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Cognitive Dissonance

Narcissists, Relationships, and Cognitive Dissonance

8 signs that cognitive dissonance is occurring in a relationship.

Key points

  • Cognitive dissonance, or having two very different beliefs about something at the same time, is common in relationships with narcissists.
  • Signs of cognitive dissonance include being paralyzed by self-doubt, second-guessing your decisions, constantly apologizing, and more.
  • Learning to trust yourself and your experiences is key to breaking free from cognitive dissonance.

Cognitive dissonance can occur in a range of different situations. Simply put, cognitive dissonance is having two very different thoughts or beliefs about something at the same time. It is very common in emotionally abusive situations and in relationships with narcissists.

The individual who is emotionally abused experiences cognitive dissonance through the strategic, structured manipulation by the narcissist. She is told one thing one day, and then the entire conversation is denied the next. She is swept off her feet in a shower of affection and attention, only to be ignored or abandoned the following day.

The result is a sense of deep and profound confusion about the relationship. Is the wonderful, charismatic, and loving person the actual partner, or is it the abusive, emotionally unavailable, and cold person? Is the truth what was discussed in detail over the last few days, or is it the denial of the conversations, promises, and agreements heard today?

It is not uncommon for narcissists to use this pattern in all aspects of their life. It is also possible for the narcissist to create more than two different ideas or "realities" about a specific issue, which only leads to more confusion, self-doubt, and loss of self-trust by the emotionally abused partner.

The feeling of cognitive dissonance is one of constantly doubting yourself and struggling to keep up with the whirlwind of changes and challenges to reality. The behavior of the narcissist that causes cognitive dissonance is called "gaslighting."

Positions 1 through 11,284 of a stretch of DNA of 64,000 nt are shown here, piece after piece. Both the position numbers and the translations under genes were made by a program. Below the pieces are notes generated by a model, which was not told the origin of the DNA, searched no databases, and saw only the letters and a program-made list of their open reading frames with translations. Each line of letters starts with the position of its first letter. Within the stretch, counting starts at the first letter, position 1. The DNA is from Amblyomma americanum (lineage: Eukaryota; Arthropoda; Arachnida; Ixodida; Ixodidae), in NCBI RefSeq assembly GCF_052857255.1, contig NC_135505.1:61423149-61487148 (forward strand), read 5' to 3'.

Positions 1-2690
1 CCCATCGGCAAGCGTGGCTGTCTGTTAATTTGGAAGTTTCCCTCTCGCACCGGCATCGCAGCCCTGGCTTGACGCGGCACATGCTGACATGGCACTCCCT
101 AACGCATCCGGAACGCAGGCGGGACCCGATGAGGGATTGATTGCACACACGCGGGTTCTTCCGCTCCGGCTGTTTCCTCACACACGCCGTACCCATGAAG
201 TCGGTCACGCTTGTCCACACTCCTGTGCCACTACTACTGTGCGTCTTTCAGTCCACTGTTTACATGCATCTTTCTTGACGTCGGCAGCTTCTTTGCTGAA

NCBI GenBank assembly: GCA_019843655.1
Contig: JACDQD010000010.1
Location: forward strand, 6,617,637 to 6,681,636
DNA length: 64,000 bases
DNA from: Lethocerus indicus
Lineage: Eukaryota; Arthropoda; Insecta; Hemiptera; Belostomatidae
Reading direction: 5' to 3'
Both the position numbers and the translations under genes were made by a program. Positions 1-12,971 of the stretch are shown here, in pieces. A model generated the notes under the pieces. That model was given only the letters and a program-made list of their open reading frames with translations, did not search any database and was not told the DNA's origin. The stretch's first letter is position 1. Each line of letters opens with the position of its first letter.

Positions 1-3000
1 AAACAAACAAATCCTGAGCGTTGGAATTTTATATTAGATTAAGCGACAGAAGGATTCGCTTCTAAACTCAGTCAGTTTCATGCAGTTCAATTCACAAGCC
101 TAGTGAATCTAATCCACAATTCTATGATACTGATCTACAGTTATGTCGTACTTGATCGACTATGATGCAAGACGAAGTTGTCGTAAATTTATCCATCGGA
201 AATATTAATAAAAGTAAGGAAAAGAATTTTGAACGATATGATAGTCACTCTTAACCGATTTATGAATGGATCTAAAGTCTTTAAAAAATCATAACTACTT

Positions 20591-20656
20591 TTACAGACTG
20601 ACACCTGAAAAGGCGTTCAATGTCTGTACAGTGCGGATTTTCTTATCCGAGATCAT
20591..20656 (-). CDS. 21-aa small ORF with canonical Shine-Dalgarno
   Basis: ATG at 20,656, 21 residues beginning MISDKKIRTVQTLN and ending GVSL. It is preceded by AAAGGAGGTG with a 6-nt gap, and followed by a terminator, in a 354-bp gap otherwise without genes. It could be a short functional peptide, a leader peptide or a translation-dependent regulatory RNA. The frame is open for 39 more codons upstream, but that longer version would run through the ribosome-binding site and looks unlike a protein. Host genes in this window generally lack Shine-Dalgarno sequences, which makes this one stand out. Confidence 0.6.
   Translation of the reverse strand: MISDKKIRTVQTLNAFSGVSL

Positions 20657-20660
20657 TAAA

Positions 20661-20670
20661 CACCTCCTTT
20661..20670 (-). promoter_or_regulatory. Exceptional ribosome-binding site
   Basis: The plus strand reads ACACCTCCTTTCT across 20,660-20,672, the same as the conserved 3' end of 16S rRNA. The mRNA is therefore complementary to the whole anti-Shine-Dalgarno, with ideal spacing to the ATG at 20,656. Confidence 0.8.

Signs of cognitive dissonance

Recognizing you are experiencing cognitive dissonance is not always a simple process. The narcissist gradually wears down your self-awareness and self-trust, leaving you vulnerable to their manipulations.

The most common signs of cognitive dissonance include:

  • Doubting your own memory or recollection of events, conversations, and experiences
  • Second-guessing decisions and choices
  • Becoming paralyzed with indecision
  • Inability to trust your own decision-making process
  • Feeling like there is something wrong with you
  • Withdrawing from social interactions
  • Constantly apologizing for things that the other person does or says
  • Recognizing lies from the partner but defending their actions, words, and behaviors

Overcoming cognitive dissonance

Recognizing the emotional and mental confusion that you experience is an important step in breaking out of self-doubt. Working with a therapist using talk therapy is instrumental in making changes to how you see yourself and learning to trust your own experiences, thoughts, and beliefs.

Other ways to help reduce the cognitive dissonance caused by a narcissist include:

  • Learning mindfulness to stay grounded and present in the moment
  • Journaling to record and validate your feelings, experiences, and memories
  • Sharing your story with trusted individuals
  • Developing healthy boundaries
  • Practicing self-care and self-love

Learning to trust yourself and your experiences is not always easy. Professionals can provide the safe space for this emotional healing that is vital to your recovery.

To find a therapist near you, see the Psychology Today Therapy Directory.

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